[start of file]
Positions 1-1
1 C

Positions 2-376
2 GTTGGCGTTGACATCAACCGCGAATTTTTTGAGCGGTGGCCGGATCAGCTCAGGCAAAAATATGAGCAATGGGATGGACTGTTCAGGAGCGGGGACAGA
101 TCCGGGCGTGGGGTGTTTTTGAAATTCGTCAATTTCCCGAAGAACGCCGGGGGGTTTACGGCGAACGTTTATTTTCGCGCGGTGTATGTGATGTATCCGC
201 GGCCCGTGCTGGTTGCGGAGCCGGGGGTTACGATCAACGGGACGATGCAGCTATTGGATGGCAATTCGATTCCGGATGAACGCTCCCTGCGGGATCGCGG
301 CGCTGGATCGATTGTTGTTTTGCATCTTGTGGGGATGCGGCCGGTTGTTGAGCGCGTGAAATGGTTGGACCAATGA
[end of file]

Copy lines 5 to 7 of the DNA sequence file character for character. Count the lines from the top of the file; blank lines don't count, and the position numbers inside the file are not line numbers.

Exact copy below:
101 TCCGGGCGTGGGGTGTTTTTGAAATTCGTCAATTTCCCGAAGAACGCCGGGGGGTTTACGGCGAACGTTTATTTTCGCGCGGTGTATGTGATGTATCCGC
201 GGCCCGTGCTGGTTGCGGAGCCGGGGGTTACGATCAACGGGACGATGCAGCTATTGGATGGCAATTCGATTCCGGATGAACGCTCCCTGCGGGATCGCGG
301 CGCTGGATCGATTGTTGTTTTGCATCTTGTGGGGATGCGGCCGGTTGTTGAGCGCGTGAAATGGTTGGACCAATGA